Block statue of a governor, Late Period, Dynasty 26 (ca. 664–525 b.c.)
Graywacke; 14 in. (30.5 cm)
Purchase, Lila Acheson Wallace Gift, 1982 (1982.318)
Block statues—images of squatting men with knees drawn up against the chest and folded arms resting on the knees—appeared first as a sculptural type in the early Middle Kingdom (ca. 2000 B.C.) and remained popular until well into the Ptolemaic Period (after 200 B.C.). The statues are thought to represent persons participating in religious rites, and the addition of a shrine with a deity image in front of this statue's legs underlines this religious aspect of the image.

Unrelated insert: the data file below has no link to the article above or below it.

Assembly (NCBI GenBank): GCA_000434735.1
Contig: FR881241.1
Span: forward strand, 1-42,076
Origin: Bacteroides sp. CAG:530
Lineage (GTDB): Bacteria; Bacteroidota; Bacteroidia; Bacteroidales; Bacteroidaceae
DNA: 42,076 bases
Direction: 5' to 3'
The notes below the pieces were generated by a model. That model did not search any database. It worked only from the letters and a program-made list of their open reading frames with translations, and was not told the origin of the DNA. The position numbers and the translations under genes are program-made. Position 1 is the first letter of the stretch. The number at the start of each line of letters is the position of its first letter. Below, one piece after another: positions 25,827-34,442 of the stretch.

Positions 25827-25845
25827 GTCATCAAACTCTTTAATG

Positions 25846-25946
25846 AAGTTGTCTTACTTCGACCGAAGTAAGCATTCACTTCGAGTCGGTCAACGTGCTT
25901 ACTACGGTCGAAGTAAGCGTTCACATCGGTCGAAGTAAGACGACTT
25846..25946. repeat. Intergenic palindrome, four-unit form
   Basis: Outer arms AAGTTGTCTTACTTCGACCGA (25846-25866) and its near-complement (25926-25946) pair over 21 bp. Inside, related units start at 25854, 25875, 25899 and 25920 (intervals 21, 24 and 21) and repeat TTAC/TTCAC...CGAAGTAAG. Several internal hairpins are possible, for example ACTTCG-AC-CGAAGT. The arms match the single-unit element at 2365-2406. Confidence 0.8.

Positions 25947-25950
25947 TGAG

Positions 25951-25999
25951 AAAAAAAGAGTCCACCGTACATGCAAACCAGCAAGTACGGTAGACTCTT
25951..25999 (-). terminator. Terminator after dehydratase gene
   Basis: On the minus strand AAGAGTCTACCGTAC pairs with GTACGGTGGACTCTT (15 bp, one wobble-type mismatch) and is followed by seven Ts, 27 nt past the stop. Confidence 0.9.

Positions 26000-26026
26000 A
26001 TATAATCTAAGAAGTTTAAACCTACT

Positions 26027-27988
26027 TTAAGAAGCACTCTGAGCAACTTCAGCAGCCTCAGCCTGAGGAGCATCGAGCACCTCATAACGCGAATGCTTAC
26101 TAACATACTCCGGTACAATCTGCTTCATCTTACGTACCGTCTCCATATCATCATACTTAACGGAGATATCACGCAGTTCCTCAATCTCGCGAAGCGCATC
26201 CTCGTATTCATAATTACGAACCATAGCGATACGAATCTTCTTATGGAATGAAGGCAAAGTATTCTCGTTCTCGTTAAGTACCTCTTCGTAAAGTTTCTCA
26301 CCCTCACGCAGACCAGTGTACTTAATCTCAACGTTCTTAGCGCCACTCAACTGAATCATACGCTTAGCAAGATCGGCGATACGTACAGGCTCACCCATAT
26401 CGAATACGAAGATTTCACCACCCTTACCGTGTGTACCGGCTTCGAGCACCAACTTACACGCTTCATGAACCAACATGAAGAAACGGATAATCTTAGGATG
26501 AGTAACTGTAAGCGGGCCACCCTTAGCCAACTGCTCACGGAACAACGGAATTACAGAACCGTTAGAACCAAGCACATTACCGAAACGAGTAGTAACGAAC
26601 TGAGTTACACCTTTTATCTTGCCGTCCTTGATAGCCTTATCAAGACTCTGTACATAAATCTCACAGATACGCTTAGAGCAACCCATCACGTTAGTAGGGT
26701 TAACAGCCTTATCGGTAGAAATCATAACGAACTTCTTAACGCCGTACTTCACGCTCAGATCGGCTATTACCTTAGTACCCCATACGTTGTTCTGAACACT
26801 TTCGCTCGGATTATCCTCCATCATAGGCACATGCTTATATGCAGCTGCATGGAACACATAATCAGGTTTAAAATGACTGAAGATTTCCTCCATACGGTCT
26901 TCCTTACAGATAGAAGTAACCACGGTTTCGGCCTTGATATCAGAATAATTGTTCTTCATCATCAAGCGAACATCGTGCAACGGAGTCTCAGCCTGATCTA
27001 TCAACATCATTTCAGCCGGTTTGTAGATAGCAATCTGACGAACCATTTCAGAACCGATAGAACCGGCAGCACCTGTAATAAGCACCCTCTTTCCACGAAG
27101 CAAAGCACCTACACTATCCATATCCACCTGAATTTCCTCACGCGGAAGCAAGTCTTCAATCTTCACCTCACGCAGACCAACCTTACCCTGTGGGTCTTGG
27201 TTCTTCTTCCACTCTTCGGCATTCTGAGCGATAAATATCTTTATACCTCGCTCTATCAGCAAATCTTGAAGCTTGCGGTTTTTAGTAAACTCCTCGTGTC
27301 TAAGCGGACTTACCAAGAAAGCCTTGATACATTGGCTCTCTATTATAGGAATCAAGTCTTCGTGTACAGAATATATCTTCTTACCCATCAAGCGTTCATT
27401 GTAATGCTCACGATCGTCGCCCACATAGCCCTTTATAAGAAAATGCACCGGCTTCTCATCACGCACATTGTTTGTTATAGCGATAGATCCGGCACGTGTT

The sculptor has avoided representing any superfluous detail. Only shallow edges indicate the hairline and the bottom of the man's dress over his lower legs. Eyes, eyebrows, ears, and mouth are boldly but sparingly delineated so as not to detract from the prominent features of the piece: the smoothly shaped, agile body and long, elegantly disposed limbs. According to the inscription on the back pillar, the statue depicts a governor of the Saite nome (a district in the Nile delta). The text also records a prayer to Osiris, the god of the underworld, whose figure stands in the shrine.